But Jesus told us that if we cling too tightly to our lives, to our conceptions of what our life should be, we will lose them anyway. But if we lay them aside for his sake and for the sake of the Gospel, if we decide to embrace the new life that Christ has called us to, even if it is very different from what we think we want, we will discover life in the truest sense of the word. "For whoever wants to save his life will lose it, but whoever loses his life because of Me and the gospel will save it."

Have you been holding out on Jesus, afraid to give him total control because it might mean being somewhere or doing something you don't want? Have your clung to your own expectations for your life and become miserable because God doesn't seem to be leading you where you want him to? Try laying your life aside and embracing the life that Jesus offers in its place. It may not be what you expected but it will ultimately be better than what you wanted for yourself.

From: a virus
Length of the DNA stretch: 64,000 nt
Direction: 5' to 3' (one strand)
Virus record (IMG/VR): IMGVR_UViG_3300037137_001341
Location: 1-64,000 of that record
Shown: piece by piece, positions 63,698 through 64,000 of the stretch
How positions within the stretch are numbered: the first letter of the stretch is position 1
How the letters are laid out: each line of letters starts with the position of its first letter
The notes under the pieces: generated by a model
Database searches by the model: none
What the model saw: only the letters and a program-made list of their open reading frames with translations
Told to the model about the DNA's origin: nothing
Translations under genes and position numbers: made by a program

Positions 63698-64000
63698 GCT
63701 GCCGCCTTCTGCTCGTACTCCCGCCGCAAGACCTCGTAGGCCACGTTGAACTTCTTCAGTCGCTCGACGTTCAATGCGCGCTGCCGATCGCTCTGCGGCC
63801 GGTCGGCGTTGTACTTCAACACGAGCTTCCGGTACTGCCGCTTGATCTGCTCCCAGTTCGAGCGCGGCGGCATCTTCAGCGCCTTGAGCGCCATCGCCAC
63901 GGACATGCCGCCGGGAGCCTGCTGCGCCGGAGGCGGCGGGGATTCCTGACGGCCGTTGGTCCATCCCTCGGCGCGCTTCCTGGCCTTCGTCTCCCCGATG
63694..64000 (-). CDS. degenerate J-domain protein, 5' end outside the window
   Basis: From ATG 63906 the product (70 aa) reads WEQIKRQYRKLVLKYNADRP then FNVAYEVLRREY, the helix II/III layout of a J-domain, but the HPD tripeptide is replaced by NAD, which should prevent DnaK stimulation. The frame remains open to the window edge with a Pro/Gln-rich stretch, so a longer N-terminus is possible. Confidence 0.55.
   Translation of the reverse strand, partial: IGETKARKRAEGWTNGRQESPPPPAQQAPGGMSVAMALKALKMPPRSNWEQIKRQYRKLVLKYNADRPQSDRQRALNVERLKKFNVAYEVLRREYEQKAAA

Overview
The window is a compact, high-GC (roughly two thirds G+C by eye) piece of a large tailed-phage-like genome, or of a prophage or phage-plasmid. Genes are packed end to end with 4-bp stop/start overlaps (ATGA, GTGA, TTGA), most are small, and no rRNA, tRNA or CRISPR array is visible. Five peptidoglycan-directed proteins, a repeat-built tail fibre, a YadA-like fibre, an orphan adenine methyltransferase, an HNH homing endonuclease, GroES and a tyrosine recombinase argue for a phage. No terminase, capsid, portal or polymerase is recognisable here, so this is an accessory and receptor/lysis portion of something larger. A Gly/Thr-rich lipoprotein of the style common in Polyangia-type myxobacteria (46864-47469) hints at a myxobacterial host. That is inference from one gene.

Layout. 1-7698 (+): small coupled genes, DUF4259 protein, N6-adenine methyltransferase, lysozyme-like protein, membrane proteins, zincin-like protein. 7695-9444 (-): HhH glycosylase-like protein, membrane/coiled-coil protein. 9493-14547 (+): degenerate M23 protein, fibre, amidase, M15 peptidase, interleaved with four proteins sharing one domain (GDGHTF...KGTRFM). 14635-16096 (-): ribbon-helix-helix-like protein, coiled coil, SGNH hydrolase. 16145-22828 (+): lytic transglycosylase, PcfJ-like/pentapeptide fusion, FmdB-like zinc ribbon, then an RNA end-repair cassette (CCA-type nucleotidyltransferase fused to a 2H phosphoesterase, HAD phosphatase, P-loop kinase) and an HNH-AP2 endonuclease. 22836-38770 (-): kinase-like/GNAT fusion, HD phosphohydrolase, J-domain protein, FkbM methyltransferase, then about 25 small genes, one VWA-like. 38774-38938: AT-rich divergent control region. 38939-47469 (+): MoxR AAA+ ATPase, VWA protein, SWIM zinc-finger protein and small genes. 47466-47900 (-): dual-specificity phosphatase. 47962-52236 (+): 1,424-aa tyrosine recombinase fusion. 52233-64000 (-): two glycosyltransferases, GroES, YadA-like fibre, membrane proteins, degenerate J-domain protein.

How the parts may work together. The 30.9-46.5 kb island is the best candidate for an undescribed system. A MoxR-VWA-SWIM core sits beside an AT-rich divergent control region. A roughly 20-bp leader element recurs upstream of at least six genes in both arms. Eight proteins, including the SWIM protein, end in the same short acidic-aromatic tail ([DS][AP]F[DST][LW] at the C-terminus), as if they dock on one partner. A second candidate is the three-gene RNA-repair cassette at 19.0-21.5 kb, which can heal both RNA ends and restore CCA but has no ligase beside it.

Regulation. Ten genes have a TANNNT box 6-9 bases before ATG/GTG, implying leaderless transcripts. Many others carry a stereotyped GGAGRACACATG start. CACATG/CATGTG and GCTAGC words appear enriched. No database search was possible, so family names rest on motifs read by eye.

Thursday, May 19, 2022

King Jesus, King Arthur, and Family Wannabes

Suggested Reading: Mark 3:20-35

In the BBC series Merlin, Arthur assumed the kingship upon the murder of his father. In the months following, Arthur's uncle offered him advice as he figured out how to manage the kingdom he had inherited.  Very soon, however, it became obvious that Arthur's uncle was not really helping him and it was not much of a spoiler to discover that the uncle was working with the evil Morgana in order to get Arthur killed.  I can only imagine the sense of betrayal that would flow from discovering a trusted relative is trying to undermine and kill you. The story is a reminder that family is about more than biological relations.

Jesus made a similar point in Mark chapter 3, though his relatives were not evil in this case. Jesus had been teaching and his mother and brothers showed up to see him but couldn't reach him because of the crowd. When Jesus was told he responded, "Who are My mother and My brothers?”... Then looking about at those who were sitting in a circle around Him, He said, “Here are My mother and My brothers! Whoever does the will of God is My brother and sister and mother(Mark 3:34-35, HCSB).